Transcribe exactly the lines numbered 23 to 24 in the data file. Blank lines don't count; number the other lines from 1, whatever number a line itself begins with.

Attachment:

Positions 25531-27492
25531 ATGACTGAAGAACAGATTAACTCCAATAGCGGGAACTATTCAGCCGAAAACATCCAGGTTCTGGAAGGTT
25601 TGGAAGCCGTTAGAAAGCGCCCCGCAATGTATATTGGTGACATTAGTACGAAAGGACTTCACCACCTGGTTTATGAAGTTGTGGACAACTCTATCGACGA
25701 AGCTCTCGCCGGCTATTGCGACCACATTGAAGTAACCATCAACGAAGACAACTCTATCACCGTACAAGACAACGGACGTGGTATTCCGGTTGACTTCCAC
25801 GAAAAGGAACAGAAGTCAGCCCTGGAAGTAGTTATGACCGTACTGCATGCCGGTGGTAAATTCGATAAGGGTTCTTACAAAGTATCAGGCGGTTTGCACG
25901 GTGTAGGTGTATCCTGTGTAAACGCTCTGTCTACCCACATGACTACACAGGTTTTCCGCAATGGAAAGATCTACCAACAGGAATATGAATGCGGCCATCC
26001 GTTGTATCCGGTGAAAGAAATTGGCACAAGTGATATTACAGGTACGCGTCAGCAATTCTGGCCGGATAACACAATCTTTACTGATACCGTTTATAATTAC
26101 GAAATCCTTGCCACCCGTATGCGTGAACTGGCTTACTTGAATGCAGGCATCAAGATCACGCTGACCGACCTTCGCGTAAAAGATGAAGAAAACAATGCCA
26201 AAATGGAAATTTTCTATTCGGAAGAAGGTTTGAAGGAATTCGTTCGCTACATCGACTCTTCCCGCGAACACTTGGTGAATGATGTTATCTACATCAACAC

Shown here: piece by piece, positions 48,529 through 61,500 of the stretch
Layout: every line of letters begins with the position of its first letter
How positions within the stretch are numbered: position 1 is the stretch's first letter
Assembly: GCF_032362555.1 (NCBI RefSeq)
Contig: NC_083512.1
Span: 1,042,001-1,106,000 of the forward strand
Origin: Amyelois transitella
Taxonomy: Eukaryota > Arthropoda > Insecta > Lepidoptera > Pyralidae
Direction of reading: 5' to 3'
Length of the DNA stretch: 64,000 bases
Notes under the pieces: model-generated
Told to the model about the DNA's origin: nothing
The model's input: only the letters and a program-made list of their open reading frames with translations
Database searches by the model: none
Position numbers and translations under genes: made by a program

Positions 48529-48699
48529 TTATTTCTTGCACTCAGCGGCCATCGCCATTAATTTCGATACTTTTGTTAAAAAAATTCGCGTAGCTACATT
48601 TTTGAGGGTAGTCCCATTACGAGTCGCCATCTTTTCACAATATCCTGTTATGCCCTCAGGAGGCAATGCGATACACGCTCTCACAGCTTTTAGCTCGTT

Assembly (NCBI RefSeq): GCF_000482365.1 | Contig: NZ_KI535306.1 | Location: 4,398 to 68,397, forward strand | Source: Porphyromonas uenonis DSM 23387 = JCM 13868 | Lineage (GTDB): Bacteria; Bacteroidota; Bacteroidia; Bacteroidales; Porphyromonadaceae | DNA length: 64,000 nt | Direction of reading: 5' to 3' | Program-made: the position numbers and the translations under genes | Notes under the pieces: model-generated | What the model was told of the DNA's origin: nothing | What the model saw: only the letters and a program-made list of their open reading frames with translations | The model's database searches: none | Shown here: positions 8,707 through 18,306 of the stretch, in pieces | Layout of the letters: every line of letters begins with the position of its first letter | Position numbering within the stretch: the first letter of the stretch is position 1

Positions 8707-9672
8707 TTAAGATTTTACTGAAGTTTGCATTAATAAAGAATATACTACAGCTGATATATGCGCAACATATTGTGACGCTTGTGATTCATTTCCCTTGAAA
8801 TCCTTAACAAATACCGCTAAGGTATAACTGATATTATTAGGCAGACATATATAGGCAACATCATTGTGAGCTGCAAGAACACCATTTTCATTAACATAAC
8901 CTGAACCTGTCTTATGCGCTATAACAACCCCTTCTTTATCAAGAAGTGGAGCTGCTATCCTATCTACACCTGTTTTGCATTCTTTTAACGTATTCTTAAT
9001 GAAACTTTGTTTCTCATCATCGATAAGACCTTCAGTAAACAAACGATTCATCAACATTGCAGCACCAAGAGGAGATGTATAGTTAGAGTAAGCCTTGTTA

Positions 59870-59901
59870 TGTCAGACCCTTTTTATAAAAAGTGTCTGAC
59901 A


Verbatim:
Database searches by the model: none
Position numbers and translations under genes: made by a program